Keywords: Firm performance, Low carbon innovation, Policy evaluation, Porter Hypothesis
    JEL: Q55 Q58 O38 L25
    Date: 2022–02–15
  4. By: Jakub Growiec; Peter McAdam; Jakub Mućk
    Abstract: We supplement the 'Idea Production Function' (IPF) with measures of R&D capital. We construct a time series of R&D capital stock in the US (1968-2019) based on cumulated R&D investment. We estimate the IPF with patent applications as R&D output, allowing for a flexible treatment of unit productivity of R&D capital and R&D labor. We find that the elasticity of substitution between R&D input factors is 0.7-0.8 and significantly below unity. This implies that R&D capital is an essential factor in producing ideas, complementary to R&D labor. We also identify a systematic positive trend in R&D labor productivity at about 1% per year on average and a cyclical trend in R&D capital productivity. Our results suggest that instead of 'ideas getting harder to find', there is an increasing scarcity of R&D capital needed to find them.
    Keywords: R&D, Long-Run Growth, Technical Change, Estimation, CES.
    JEL: O30 O40 O47
    Date: 2022–02
  5. By: Delanote, Julie; Rückert, Désirée
    Abstract: Using survey data on climate innovation, we map climate innovation patterns across different regions and technologies, and study the cooperation, protection and reach of climate innovation. Our analysis confirms that there is a strong link between climate innovation and firm performance. We nevertheless observe that European firms seem to suffer from the availability of finance. If European policymakers want to create more successful firms in the climate sector, they should strengthen policies that aim to reduce regulatory uncertainty and work actively to improve access-to finance conditions, in particular for start-ups.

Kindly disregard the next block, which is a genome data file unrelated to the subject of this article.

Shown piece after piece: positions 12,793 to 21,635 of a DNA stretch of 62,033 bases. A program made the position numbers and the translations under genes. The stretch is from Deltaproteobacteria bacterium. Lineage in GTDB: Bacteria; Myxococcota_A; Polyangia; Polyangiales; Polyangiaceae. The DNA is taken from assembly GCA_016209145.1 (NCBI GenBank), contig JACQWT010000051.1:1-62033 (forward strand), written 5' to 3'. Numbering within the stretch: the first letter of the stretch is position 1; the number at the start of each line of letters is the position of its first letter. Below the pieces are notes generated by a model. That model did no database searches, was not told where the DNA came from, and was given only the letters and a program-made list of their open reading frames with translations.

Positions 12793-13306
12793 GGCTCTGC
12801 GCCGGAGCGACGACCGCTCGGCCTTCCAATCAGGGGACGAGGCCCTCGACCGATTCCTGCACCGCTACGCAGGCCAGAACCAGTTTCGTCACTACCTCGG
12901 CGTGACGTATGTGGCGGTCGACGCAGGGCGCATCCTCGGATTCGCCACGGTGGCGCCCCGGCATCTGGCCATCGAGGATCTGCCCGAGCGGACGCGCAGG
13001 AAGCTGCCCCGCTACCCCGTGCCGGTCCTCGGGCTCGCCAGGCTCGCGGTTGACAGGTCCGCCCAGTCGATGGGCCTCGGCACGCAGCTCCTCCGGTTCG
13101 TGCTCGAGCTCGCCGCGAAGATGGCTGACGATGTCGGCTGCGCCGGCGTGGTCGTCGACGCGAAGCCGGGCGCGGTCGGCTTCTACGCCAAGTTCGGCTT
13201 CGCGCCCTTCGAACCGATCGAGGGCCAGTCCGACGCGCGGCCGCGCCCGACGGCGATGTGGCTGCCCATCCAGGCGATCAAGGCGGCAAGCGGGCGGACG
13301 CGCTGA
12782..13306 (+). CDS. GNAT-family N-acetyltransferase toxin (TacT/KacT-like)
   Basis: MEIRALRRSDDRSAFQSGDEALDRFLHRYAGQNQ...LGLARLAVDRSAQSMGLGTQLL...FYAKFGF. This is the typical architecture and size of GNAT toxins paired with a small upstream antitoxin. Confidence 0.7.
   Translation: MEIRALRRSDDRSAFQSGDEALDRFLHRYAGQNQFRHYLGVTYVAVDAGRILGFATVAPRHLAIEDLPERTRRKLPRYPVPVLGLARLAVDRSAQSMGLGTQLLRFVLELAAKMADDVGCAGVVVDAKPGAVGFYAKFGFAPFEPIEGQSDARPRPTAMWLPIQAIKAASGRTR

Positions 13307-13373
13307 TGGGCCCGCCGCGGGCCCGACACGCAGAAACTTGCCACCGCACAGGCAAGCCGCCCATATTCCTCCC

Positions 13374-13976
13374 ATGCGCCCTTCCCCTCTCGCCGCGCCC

Keywords: Climate action and environment,Economics
    Date: 2022
  6. By: Emile Cammeraat (OECD); Antoine Dechezleprêtre (OECD); Guy Lalanne (OECD)
    Abstract: This paper examines the current development of hydrogen technology in the manufacturing sector and the industrial policies enacted to support it across countries. In addition to continued R&D efforts, governments can already lay the ground for the deployment of green hydrogen by implementing five types of policies: 1) supporting R&D and demonstration for green hydrogen to bring down the cost of electrolysers and make them competitive; 2) increasing the supply of renewable electricity; 3) reducing the cost gap between green hydrogen and brown technologies through a comprehensive policy package, such as carbon pricing and the phasing out of inefficient fossil fuel subsidies; 4) reducing uncertainty, for instance by promoting international standardisation, hydrogen infrastructure, and sound regulatory standards; and 5) considering blue hydrogen as a short-term option to facilitate the transition to green hydrogen.